$this->config = $config;
    }

    // ...
}

And now, we can grab these configuration values and check the given username against it:

<?php

public function validate($attribute, $username)
{
    // ...
    if (in_array($username, $this->config->get('auth.reserved_usernames')) {
        return false;
    }

    return true;
}

Whenever you have any usernames that you would like to disallow manually, you can add it to the auth.reserved_usernames configuration.

Wrap up

We now have a fully functional username validator! However, our validate method has become a little long now. We can clean this up by extracting the different parts of the validation into dedicated methods. This keeps our validate method focussed and easier to read. While moving things around, let's also change the order of the validation from 'cheapest' to 'expensive'. Checking usernames against configuration values is the cheapest, after that comes the route checking, and the most expensive one is the filesystem check. This is what the final version of the validator class looks like:

<?php

namespace App\Validation;

use Illuminate\Filesystem\Filesystem;
use Illuminate\Routing\Router;
use Illuminate\Config\Repository;

class AllowedUsernameValidator
{
    private $router;

    private $files;

    private $config;

    public function __construct(Router $router, Filesystem $files, Repository $config)
    {
        $this->config = $config;
        $this->router = $router;
        $this->files = $files;
    }

    public function validate($attribute, $username)
    {
        $username = trim(strtolower($username));

        if ($this->isReservedUsername($username)) {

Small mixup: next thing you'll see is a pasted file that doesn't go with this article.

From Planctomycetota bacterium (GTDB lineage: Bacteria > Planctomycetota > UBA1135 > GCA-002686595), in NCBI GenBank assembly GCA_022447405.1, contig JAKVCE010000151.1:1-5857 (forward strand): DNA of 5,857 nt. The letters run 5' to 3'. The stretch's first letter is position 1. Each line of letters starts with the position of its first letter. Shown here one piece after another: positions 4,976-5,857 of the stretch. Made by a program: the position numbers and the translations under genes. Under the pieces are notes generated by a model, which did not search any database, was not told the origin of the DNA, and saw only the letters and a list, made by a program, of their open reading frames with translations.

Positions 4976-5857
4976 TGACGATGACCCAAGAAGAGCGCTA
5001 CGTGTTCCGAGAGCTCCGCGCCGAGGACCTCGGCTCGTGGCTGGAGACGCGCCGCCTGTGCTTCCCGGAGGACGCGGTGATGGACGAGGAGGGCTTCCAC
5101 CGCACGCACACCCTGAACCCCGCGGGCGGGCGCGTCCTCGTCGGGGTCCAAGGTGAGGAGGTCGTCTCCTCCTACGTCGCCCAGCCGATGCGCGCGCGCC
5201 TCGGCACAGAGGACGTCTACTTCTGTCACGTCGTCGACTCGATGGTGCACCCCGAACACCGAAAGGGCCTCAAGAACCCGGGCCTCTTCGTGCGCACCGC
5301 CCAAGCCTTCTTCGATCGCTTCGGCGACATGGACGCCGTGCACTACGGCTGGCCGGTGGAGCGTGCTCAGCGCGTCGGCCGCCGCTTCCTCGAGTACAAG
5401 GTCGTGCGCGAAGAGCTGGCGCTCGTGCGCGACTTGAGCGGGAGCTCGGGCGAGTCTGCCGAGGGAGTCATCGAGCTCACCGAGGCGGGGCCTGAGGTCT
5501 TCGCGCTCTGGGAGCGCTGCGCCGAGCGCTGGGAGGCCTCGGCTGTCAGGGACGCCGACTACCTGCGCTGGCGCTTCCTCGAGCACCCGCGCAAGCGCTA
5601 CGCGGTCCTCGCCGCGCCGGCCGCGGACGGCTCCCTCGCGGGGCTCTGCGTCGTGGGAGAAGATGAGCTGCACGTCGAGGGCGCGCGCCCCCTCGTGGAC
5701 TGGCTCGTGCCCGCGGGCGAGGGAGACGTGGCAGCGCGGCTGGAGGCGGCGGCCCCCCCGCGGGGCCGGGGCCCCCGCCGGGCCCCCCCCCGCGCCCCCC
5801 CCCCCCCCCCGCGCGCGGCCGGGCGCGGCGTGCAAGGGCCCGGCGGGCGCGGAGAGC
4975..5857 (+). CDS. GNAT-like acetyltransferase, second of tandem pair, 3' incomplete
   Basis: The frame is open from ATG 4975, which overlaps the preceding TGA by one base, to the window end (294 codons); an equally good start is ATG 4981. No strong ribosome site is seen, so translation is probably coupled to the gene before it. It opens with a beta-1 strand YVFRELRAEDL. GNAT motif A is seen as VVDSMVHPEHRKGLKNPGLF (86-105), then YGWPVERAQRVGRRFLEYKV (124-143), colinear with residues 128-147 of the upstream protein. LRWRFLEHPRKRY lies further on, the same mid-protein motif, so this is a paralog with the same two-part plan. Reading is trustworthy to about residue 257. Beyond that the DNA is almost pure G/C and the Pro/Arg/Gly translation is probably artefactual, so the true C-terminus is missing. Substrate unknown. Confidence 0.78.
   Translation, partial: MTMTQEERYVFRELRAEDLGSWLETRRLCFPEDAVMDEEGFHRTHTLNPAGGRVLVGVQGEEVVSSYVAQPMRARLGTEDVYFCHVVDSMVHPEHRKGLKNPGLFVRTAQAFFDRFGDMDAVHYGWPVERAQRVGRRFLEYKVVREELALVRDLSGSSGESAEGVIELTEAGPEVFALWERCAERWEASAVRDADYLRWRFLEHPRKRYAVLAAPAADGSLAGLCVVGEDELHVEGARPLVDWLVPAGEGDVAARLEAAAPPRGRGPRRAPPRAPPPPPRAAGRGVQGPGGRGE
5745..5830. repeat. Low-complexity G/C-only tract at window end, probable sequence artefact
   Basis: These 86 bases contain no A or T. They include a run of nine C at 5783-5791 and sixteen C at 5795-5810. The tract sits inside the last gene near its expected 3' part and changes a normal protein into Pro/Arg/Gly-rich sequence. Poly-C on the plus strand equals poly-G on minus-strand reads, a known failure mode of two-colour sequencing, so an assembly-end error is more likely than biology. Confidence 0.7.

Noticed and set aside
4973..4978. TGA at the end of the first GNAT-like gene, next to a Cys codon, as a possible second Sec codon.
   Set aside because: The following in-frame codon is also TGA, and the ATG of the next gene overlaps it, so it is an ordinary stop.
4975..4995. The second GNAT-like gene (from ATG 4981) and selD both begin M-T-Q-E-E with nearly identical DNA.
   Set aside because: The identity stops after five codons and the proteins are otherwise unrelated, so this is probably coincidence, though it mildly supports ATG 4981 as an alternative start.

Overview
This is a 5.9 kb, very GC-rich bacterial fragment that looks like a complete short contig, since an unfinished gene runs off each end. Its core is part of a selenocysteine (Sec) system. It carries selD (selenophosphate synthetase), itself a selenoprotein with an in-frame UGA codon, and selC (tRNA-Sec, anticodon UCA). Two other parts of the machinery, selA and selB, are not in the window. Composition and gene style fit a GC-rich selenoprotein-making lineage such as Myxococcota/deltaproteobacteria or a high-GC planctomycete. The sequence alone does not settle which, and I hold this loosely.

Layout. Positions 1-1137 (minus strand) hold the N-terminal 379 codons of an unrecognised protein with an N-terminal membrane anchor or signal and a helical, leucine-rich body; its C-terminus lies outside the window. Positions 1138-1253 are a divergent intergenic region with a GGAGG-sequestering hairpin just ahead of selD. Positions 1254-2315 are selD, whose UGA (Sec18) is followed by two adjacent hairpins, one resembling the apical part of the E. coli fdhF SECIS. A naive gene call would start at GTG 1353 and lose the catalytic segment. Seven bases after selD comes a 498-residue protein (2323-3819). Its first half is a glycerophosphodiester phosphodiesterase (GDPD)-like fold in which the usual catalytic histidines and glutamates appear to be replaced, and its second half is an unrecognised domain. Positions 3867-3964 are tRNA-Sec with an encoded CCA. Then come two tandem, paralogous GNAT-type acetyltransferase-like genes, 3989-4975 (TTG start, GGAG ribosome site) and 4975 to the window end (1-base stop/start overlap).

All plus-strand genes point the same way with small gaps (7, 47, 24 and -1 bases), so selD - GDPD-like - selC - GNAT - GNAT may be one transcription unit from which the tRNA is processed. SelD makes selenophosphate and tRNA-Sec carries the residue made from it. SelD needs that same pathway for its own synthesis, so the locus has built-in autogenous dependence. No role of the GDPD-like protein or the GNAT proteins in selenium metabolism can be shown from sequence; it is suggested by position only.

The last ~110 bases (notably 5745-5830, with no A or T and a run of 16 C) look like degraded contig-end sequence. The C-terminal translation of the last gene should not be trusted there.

return false;
        }

        if ($this->matchesRoute($username)) {
            return false;
        }

        if ($this->matchesPublicFileOrDirectory($username)) {
            return false;
        }

        return true;
    }

    private function isReservedUsername($username)
    {
        return in_array($username, $this->config->get('auth.reserved_usernames'));
    }

    private function matchesRoute($username)
    {
        foreach ($this->router->getRoutes() as $route) {
            if (strtolower($route->uri) === $username) {
                return true;
            }
        }

        return false;
    }

    private function matchesPublicFileOrDirectory($username)
    {
        foreach ($this->files->glob(public_path().'/*') as $path) {
            if (strtolower(basename($path)) === $username) {
                return true;
            }
        }

        return false;
    }
}

I have created a gist of this final version, which also includes comments and a full unit test: https://gist.github.com/stidges/d74a0eca585d83d73bc781a54a2f3253.

If you have any questions, please don't hesitate to add a comment below!